Ian Grant Subscriber

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    Some investigative journalists have already made quite damming accusation against a few of the directors over the past 2 or 3 years. But your probably right there may mot be a body in the US who are capable of carrying out an official investigation.

    Ian
     
  24. Two23

    Two23 Member

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    Central Camera is one of my favorite places to visit when I go to Chicago. Since I'm there to ride and photo the Loop trains, I don't have to worry about meters. :smile:


    Kent in SD
     
  25. vpwphoto

    vpwphoto Subscriber

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    I like Pan F a lot!
    I don't use Tri-x as much as I should.... T-Max won me over in 1987!!!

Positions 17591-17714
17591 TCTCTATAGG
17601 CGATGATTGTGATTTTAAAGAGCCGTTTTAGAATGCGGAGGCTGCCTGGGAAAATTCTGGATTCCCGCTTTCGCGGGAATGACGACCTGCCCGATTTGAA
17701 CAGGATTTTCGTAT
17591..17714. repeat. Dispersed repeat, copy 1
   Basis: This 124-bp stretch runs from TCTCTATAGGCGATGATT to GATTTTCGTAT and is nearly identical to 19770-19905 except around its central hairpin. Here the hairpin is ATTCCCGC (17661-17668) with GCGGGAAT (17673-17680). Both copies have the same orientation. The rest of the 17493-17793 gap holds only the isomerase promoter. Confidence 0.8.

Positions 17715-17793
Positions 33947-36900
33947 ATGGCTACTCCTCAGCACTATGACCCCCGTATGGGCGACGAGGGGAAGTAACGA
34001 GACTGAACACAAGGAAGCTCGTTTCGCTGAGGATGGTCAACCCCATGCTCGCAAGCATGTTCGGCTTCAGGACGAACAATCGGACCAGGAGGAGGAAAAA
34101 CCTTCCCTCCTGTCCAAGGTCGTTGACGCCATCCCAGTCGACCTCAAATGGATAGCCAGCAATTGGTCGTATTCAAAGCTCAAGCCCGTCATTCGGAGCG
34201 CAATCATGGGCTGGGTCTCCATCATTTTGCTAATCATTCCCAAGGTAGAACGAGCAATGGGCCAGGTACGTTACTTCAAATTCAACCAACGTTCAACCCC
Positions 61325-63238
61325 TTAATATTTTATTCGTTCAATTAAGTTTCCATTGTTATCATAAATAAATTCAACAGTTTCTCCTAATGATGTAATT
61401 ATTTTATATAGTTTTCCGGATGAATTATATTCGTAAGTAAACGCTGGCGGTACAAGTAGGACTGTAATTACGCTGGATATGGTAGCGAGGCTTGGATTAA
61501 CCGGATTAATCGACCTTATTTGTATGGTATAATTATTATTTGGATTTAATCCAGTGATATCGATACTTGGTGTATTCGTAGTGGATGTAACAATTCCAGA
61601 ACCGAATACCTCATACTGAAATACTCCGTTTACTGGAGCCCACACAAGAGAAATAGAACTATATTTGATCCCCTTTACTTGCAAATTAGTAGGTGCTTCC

Never cared much for HP5... it could never be rated as high as Tri-x lest my process at the time yielded thin negatives with high contrast.... and that blue colored base... maybe that was the problem?

    Funny 8 years ago we in the professional ranks were still wondering if digital will make the grade... now seems like our hand will be forced regardless or any hold-out opinions!
     
  26. Aristophanes

    Aristophanes Member

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    And has little to do with Kodak's financial issues.

    99.999% of their customer base went to digital despite Kodak being one of the most recognized brands with a staggering powerful marketing structure and film an iconic product in its own right. Until about 5 years ago Kodak seemed to be handing the transition to digital quite well and has one of the largest patent portfolios for digital in the imaging industry.